Paul knew how to use context to reach others with the Gospel: To the Jews I became like a Jew, to win the Jews. To those under the law I became like one under the law (though I myself am not under the law), so as to win those under the law. To those not having the law I became like one not having the law (though I am not free from God’s law but am under Christ’s law), so as to win those not having the law. To the weak I became weak, to win the weak. I have become all things to all people so that by all possible means I might save some. I do all this for the sake of the Gospel, that I may share in its blessings. (1 Corinthians 9:20–23)

What Paul addresses here is pure contextualization. He deals with ethnic and cultural groups (e.g., the Jews), mentions religious groups (e.g., those under the law), and identifies with socially fragile groups (e.g., the weak). He connects with each group in its unique context.

By contrast, without context, it is impossible to reach others.

JapanCAN: Why is contextualization of the Gospel in Japan important?

Dr. Lee: Contextualization can help us to communicate the Gospel in the Japanese context. Based on what I have shared above, I believe that many missionaries already practice contextualization without even being aware of it.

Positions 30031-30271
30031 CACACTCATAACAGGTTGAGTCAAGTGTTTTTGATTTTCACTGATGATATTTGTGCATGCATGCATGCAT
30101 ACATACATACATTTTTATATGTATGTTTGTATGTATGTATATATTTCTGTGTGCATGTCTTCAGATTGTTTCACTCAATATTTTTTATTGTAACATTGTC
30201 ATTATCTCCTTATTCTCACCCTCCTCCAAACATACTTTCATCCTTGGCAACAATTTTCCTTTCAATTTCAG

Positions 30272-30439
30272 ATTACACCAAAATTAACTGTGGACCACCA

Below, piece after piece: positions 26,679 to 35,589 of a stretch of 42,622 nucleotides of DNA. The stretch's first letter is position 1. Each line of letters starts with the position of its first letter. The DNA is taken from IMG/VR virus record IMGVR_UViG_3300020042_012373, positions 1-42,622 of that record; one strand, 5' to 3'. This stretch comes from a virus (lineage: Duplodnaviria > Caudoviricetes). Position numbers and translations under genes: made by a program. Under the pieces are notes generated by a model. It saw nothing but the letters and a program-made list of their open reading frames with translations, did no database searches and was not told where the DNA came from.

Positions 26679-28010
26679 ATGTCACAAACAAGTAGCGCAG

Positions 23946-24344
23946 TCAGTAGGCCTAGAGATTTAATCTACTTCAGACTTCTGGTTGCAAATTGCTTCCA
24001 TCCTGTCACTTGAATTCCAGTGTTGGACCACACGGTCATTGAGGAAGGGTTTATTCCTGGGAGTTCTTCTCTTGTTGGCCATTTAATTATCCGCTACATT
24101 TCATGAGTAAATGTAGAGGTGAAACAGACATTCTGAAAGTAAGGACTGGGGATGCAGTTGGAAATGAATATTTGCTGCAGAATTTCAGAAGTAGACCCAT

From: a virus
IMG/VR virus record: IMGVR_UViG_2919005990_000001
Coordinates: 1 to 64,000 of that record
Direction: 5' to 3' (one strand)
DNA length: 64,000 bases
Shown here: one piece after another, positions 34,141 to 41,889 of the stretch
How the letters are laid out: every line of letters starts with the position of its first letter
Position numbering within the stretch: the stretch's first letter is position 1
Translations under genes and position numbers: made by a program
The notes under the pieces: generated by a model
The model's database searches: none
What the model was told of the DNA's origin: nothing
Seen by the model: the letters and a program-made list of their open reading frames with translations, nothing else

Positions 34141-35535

Let me give an example. In autumn in various parts of Japan, we can find Japanese persimmon trees full of fruit. In Japan, there are two types of persimmon trees—one that bears bitter fruit and another that bears sweet fruit—though both look identical. Normally, people wish to cut down the tree that bears bitter fruit. However, there is a better way: changing the tree into a sweet persimmon-bearing tree. This process can be performed by cutting a shoot from a sweet persimmon tree and grafting it onto the trunk of a bitter one. In a year’s time, the whole of the bitter tree will have changed and will produce sweet fruit.